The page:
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How one Toronto church is beating the odds
By TVO Current Affairs - Published on Feb 06, 2020
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Good morning, Ontario.

Here's what we're following


Coronavirus shows need for paid sick days, workers argue

More than 175 health-care workers have signed an open letter urging the Ontario government to restore paid sick-day policies it eliminated last year, the Toronto Star reports. “Public-health officials recommend that if you have mild cold-like symptoms, you should stay home while sick,” the letter says. “In the context of recent concerns with the novel coronavirus in Ontario, we consider the current provincial labour laws to be a serious threat to the health and safety of Ontarians.”


The end of the BlackBerry phone?

Waterloo-based BlackBerry Ltd. is ending its relationship with the Chinese company that manufactures its smartphones, the Financial Post reports. TCL Communications Technology will not be able to sell or design new BlackBerry phones after Aug. 31. The announcement is fuelling speculation that BlackBerry, which now focuses on cybersecurity and software, is abandoning the phone market for good.


Government to restrict sale of flavoured vaping products

The provincial government will ban most flavoured vaping products from convenience stores and gas stations to discourage youth from taking up e-cigarettes, according to the Globe and Mail. Vaping products with more than 20 milligrams of nicotine per millilitre will also be banned.



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The Agenda: What’s the deal with creepiness?

Heidi Matthews is an assistant professor at York University’s Osgoode Hall Law School, where she co-directs the Nathanson Centre on transnational human rights, crime, and security. She’s been thinking about what she calls the language of creepiness. She joins The Agenda to discuss the increased use of the term “creepy” to describe some men.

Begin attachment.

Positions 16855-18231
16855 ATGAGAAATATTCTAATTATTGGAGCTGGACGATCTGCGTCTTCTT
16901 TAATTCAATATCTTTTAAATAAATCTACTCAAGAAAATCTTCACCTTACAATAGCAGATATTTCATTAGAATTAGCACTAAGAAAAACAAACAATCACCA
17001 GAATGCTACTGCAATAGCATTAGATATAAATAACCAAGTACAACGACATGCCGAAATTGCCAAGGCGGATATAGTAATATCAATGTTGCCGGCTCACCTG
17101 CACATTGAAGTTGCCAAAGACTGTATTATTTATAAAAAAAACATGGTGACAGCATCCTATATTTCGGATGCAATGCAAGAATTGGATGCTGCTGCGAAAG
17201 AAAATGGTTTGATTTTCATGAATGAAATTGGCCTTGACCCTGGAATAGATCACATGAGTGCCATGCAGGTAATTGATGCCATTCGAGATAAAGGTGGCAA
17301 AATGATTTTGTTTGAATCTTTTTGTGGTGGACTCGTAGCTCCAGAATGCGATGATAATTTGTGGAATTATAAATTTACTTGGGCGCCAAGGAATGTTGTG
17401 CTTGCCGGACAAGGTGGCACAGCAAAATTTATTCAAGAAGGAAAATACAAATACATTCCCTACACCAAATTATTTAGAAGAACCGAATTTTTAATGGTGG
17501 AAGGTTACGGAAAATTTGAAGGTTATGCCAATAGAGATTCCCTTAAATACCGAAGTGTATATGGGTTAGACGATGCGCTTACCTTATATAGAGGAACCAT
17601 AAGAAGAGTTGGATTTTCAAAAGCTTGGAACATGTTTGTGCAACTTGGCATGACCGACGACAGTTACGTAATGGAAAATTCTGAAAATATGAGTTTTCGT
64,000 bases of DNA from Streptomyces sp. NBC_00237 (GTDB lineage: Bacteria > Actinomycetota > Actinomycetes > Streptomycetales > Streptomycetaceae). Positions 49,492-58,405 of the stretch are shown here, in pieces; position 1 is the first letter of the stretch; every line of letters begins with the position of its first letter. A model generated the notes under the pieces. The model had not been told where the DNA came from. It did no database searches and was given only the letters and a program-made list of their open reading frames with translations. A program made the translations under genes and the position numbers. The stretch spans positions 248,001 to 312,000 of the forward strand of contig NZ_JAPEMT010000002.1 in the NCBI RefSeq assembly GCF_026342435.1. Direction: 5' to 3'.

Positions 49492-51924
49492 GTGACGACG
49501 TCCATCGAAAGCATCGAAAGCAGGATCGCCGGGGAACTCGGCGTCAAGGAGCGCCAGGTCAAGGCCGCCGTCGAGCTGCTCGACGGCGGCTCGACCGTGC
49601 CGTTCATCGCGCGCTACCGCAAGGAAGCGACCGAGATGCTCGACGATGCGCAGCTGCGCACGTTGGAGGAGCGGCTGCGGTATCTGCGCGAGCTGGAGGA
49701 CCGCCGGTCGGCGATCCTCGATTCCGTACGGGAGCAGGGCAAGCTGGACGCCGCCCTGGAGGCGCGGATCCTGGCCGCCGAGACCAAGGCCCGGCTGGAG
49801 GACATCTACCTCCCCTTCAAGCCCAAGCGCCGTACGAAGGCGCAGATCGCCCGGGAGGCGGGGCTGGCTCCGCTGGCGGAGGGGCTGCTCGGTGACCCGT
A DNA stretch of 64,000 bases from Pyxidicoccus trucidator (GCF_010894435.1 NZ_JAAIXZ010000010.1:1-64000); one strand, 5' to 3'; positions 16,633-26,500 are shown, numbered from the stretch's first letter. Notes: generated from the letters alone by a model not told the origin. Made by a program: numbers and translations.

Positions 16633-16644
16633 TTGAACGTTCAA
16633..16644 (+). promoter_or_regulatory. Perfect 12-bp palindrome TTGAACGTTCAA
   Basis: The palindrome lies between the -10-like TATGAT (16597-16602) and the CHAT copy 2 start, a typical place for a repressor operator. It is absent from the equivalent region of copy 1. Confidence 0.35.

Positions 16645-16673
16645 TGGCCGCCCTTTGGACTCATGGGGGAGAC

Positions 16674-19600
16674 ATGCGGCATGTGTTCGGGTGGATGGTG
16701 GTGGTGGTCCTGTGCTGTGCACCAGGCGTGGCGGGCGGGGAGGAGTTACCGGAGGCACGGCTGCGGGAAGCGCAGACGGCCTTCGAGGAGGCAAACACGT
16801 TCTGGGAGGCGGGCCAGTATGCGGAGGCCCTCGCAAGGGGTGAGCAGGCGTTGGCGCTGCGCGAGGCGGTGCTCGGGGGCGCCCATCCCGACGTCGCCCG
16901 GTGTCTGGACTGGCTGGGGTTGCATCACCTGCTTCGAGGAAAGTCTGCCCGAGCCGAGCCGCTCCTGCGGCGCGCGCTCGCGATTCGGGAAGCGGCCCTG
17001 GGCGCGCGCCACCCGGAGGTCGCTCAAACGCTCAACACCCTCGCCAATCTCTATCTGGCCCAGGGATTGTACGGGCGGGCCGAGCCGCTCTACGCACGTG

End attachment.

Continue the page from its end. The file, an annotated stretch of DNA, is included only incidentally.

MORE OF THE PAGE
City Wildlife Rescue 

Toronto Wildlife Centre's rescue crew teams up with the Ontario Ministry of Natural Resources to catch a coyote with mange. Also, cedar waxwing babies fill the centre’s aviaries, and the rehabilitation team tries to keep up with their feeding demands.



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How one Toronto church is beating the odds 

In 2013, Roncesvalles United Church in Toronto faced a difficult decision: close the church, amalgamate, or radically transform. It chose the third option. Today, it rents its space, offering the community activities such as yoga, shiatsu, and flea markets. Journalist Karen Black writes: “Churches across Canada have been struggling with shrinking memberships and increasing costs for building maintenance … Roncesvalles United is beating the odds, says its minister, the Reverend Anne Hines, by radically redefining ‘how we do God.’”



Tonight on TVO


7 p.m. — Impossible Engineering: World’s Fastest Train 

Shanghai’s Transrapid maglev train, the world's fastest commercially operating passenger train,  reaches a speed of 431 kilometres per hour in its seven-minute trip to and from Pudong International Airport. 


8 p.m. — The Agenda:  Are DIY pensions a good idea? 

For more than 60 years, Canadians have used RRSPs to save for retirement. Other savings vehicles, such as the tax-free savings account, leave much of the strategizing up to the individual. To discuss retirement options, The Agenda welcomes Alex Mazer, founding partner at Common Wealth; Jackie Porter of Carte Wealth Management; financial planner Caroline Cakebread; Hugh O'Reilly, from the Global Risk Institute; and  Michael Nicin, co-author of the forthcoming report, “Improving Canada’s Retirement Income System.”  



From the archive


Nov. 19, 2006 — Janna Levin on Alan Turing and Kurt Godel 

In A Madman Dreams of Turing Machines, author and physicist Janna Levin reimagined the lives of the influential mathematicians Alan Turing and Kurt Gödel. She tells a 2006 Big Ideas audience, “We laboured for a long time after the book was written as to whether or not to call this fiction or non-fiction. It very much sits on the boundary between the two, that kind of strange place between the two. And, as we talk more about some of the ideas that inspired this book, it might not seem so odd that it sits on that boundary because a lot of these ideas are about truth and about mathematical truth.” 

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